Teacher certification increases in parish

Published 12:00 am Friday, August 30, 2002


RESERVE – Worried little Johnny’s teachers are not prepared to handle a classroom of screaming students after a long, hot summer? Do you think little Susie’s teacher lacks the training needed to deal with her special needs?

St. John the Baptist Parish School officials recently said teacher certification in parish public schools is up and staff members are better prepared for the 2002-03 school year. The increase in certification is expected to improve scores on LEAP and other standardized tests.

Last year, the St. John Parish School System was criticized during state district performance evaluations. While ratings were satisfactory overall, the schools were marked “unsatisfactory” in terms of teacher certification.

“The State Department of Education has harped on us hard for our low teacher certification,” Superintendent Michael Coburn said. “The increase in certification (this year) should help us when we get our district performance scores. We should rate ‘excellent.'”

In May, St. John Parish schools reported 78 percent of regular and special education teachers during the 2001-02 school year were certified. Of this number, 89 percent (281 teachers) of regular education teachers were certified and only 45 percent (50 teachers) special education teachers were certified. These figures included only classroom teachers in the parish. On Friday, reports showed total certification at 91 percent. The report showed 96 percent (298 teachers) of regular education teachers certified and 75 percent (79 teachers) of special education certified.

“I told Anne LaBorde (director of Personnel) we wanted to get up in the 90 percent this year and she did that,” Coburn said. “Now we are going to push harder and go for that 100 percent.”

Fast-tract programs, salary increases and recruiting efforts have been credited for the improvement.

“We have always been required to exhaust our look for certified teachers before hiring uncertified,” Laborde said. “In the past, one of the problems was teachers would graduate with a degree in education but would fail the test.”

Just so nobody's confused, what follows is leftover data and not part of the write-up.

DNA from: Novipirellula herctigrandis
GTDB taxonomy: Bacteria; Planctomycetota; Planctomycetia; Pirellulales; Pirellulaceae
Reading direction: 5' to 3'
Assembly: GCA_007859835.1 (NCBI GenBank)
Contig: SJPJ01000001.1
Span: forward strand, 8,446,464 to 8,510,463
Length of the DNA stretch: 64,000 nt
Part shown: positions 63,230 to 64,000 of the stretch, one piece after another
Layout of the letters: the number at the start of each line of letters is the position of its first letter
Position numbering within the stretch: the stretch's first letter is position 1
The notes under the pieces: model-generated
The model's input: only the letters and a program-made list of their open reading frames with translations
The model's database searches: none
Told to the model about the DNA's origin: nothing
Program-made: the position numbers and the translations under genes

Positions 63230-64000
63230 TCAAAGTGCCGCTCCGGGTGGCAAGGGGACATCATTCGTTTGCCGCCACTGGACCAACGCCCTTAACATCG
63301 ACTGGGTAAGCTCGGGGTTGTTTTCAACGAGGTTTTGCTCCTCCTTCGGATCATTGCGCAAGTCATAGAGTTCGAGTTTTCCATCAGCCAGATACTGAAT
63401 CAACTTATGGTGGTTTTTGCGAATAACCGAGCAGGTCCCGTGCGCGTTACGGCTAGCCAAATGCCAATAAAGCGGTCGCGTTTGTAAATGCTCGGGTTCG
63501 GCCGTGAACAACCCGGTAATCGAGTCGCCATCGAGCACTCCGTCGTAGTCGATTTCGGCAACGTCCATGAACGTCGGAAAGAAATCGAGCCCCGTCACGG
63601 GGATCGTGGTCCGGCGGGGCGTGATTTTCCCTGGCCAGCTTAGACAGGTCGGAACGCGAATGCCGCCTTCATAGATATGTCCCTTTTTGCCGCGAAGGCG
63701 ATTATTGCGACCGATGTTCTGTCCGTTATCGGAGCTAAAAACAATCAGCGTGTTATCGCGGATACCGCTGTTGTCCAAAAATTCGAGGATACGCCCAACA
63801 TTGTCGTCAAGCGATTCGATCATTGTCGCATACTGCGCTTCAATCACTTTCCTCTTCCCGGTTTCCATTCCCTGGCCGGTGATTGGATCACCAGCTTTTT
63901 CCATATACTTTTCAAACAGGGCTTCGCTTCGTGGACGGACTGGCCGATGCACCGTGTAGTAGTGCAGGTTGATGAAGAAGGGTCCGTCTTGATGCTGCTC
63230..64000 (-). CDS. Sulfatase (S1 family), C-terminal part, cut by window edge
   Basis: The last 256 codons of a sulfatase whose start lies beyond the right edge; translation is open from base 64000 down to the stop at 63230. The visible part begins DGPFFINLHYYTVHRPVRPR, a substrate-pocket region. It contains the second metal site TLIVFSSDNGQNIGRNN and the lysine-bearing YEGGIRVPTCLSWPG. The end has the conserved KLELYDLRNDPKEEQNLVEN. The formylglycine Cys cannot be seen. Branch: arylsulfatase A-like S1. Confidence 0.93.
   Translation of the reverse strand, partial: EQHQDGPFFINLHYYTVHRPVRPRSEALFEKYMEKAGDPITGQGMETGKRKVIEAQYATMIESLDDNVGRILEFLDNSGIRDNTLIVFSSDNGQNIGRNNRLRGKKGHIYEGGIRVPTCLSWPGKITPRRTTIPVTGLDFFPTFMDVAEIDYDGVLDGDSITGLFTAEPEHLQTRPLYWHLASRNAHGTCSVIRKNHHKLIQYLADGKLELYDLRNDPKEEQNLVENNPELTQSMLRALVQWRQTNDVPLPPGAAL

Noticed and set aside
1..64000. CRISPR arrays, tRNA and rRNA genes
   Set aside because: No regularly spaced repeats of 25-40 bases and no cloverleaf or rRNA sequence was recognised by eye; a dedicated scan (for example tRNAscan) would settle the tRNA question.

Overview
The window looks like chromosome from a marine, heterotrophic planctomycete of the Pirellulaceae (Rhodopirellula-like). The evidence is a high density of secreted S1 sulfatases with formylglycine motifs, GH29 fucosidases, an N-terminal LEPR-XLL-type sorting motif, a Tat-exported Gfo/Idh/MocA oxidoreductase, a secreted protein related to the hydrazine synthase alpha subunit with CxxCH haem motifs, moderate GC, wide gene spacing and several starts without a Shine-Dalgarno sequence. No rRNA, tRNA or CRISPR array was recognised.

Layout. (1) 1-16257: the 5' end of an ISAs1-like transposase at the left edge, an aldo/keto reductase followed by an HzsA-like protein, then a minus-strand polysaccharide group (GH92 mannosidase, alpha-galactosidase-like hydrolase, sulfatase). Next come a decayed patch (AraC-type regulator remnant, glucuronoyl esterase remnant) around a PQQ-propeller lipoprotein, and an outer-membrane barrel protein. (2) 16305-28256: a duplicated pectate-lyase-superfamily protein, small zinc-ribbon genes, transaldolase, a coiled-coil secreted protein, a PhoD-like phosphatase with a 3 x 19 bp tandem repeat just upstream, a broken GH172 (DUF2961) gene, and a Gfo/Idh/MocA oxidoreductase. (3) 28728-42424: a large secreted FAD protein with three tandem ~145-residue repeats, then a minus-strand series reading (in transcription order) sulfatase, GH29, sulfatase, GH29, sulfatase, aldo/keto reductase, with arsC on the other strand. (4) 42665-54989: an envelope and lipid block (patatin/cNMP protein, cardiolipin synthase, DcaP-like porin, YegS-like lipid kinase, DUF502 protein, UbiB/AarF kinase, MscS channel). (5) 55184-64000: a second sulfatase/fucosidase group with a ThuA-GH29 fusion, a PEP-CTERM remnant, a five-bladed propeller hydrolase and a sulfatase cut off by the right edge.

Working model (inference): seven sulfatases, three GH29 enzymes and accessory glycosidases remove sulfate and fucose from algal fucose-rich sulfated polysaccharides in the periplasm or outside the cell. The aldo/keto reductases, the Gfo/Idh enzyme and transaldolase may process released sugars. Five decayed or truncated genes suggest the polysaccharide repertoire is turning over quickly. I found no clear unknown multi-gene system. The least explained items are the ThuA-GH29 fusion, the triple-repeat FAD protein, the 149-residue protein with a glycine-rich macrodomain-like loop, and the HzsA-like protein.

Now, universities are offering alternative programs to help those teachers pass the certification exam.

“An in-service teacher working on becoming certified must have a 2.5 GPA undergrad and a bachelor’s degree to qualify for the fast-track program,” Laborde said.

Laborde said the types of programs vary, along with the types of candidates that apply. Some participants are teachers, while others are retired from another field but hope to move into education.

Both Laborde and Coburn credit salary increases with bringing in a more qualified teaching staff.

“We went from No. 31 to No. 9 in starting salary (in the state),” Laborde said. “We have always had good benefits. Now we have become competitive salary-wise.”

The K-8 reconfiguration of the school system is expected to further increase the number of certified teachers. Officials hope the reconfiguration will attract teachers to seventh- and eighth-grade classrooms who normally would not be attracted to junior high schools.

“It is easier to get a teacher to teach a seventh-grade at an elementary school than at a middle,” Laborde said. “People are not generally drawn to the middle school setting because there is no mobility. At an elementary school they can start in seventh grade and if they do not like it, ask to move to another grade.”

The biggest challenge to bringing St. John schools up to 100 percent certification is finding certified special education teachers.

“There are not many (specializing in special education) graduating,” Laborde said. “Last year, there was one special education graduate at one university I went to and three at another.”

Still, school officials remain optimistic, hoping to reach the 100 percent mark as early as next year.